WENDOVER ------- STELLA MOORE ------- JANUARY , 1940.
With heavy snow outside, the Neighbors gathered at Wendover for their first meeting in 1940, and doubly enjoyed the inevitably hearty . always delicious and hereinafter-in-theminutes-of-1940-to-be-taken-for-granted monthly feast which they share together.
Bentley Thomas presiding, the minutes of the 1939 meeting at Wendover were read and those of the preceding December meeting read and approved.
As first business Mrs. Beebe's determined resignation as secretary was accepted with a vote of thanks for her year's highly successful service and on motion of Mrs. Miller, Florence Boeckel was railroaded into office.
In connection with the Community Council report by Mr. Metzger, the following matters were considered and action recorded or taken:
Objections raised to the 50 mile speed limit signs between Ashton and Sandy Springs had been duly laid before the Community Council and a letter sent by that body to the State Roads Commission
In regard to the rehousing project in the County it was announced that Mr. Rust Canby had been appointed to keep the community informed of developments.
On the question of zonine, by motion of Wm. Moore, it was requested that the Community Council be informed that in the opinion of the Neighbors, lots should not be less than one acre and the number of houses permitted on one lot and their distance
Jan -- 1940
from the road should be regulated.
The recurrent problem of trash disposal, after a suggestion by Dick Janney that it be " kicked around until it got lost; was referred on motion of Mrs. Miller seconded by Mrs. Beebe, to the Community Council.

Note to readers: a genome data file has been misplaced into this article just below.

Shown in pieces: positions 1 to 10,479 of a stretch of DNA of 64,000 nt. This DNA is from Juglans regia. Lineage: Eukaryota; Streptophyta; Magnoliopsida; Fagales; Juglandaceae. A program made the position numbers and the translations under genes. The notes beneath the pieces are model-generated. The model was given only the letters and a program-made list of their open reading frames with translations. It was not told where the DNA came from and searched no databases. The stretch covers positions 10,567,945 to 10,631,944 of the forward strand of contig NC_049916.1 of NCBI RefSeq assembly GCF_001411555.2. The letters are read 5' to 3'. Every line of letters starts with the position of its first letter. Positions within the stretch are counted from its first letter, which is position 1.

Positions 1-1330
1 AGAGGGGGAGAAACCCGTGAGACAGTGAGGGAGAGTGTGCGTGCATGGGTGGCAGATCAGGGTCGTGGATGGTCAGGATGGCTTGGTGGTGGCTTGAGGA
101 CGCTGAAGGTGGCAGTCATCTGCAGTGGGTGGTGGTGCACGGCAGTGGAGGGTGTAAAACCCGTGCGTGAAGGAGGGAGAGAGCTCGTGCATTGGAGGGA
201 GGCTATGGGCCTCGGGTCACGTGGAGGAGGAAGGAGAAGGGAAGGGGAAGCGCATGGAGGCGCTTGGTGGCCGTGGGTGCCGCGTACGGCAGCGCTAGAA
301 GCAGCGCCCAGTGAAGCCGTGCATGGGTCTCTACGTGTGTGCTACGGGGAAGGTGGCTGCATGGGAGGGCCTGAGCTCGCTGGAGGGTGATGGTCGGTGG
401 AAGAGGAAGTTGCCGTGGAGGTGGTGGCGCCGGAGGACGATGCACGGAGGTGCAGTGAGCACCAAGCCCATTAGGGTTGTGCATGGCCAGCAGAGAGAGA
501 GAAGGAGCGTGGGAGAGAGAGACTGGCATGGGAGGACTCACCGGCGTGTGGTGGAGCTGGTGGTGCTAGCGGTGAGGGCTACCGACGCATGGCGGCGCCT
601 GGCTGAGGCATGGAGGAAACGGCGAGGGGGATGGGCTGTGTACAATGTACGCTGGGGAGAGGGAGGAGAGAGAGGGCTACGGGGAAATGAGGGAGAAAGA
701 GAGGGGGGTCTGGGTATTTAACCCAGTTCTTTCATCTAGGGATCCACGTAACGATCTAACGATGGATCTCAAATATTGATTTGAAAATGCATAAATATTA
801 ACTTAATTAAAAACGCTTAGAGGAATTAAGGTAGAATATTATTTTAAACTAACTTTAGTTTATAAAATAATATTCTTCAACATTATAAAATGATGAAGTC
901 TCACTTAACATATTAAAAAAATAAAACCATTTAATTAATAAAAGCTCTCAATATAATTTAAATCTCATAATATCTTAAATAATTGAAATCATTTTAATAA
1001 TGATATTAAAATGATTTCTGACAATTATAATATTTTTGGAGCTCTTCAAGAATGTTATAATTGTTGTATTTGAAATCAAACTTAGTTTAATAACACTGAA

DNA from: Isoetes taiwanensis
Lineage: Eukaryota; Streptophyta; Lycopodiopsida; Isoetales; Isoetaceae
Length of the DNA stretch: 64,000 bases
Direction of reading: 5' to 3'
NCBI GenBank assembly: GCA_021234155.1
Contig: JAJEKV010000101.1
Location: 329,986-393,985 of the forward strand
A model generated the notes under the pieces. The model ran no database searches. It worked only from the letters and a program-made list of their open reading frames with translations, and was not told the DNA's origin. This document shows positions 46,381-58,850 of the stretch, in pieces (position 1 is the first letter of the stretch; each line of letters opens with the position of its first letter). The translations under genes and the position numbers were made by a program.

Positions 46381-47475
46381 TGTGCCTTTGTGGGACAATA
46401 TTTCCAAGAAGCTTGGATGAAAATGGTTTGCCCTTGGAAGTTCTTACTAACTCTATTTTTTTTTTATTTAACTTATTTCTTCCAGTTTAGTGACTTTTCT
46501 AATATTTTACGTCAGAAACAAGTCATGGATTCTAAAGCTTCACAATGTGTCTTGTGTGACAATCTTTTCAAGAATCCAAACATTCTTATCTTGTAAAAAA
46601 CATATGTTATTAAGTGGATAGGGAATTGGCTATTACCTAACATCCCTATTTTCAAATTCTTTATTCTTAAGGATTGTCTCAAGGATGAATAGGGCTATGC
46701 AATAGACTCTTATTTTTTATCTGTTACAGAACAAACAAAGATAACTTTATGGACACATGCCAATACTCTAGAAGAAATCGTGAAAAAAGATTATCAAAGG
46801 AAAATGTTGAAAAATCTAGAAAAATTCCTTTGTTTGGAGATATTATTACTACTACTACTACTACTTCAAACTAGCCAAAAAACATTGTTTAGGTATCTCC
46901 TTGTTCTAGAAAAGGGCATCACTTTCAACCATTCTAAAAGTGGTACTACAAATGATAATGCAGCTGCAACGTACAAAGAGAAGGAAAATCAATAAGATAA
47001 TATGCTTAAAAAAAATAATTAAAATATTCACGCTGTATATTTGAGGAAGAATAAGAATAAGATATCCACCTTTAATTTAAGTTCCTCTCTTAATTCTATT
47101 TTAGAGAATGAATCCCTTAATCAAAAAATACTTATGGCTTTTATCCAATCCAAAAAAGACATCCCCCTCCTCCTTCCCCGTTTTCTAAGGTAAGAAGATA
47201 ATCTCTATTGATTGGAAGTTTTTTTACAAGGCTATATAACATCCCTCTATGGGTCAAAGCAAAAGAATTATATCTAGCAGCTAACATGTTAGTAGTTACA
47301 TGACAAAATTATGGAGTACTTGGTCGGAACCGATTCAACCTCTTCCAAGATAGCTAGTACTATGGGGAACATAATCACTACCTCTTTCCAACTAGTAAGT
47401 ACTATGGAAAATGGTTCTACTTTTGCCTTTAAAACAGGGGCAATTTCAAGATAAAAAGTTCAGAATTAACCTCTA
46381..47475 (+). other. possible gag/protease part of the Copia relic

In response to a request from the Community Council to its affiliated organizations for aid in increasing the Student Loan Fund, the Neighbors, lacking any organization treasury, authorized Mrs. Beavers as school representative, to receive any contributions members desired to make.
The next three places of meeting were announced as
February --- White Birch with the Metzgers March --- Dunrovin with the Beavers April --- Berkley with the Whitlocks
All business being concluded, Stella Moore, to the great interest of her guests read extracts from the memories of Thomas J. Lea written in 1926 when he was 92 years old and recording events and conditions in this community in the early years of his life. The picture emerging from his reminisences, to resketch it briefly, showed a thriving community at Brookeville where the industries included tanning yards, two mills, a shoemakers establishment, lime kilns, a gold mine with a 60 foot shaft, the hulling of clover which was shipped to England, and the extraction of flax seed oil which was hauled to Baltimore.
In the 1840's all of this community was torn by the slavery question. When a slave was sold from the block, stripped to the waist and examined like an animal even to his teeth, three families moved away in protest. Life was hard for everyone which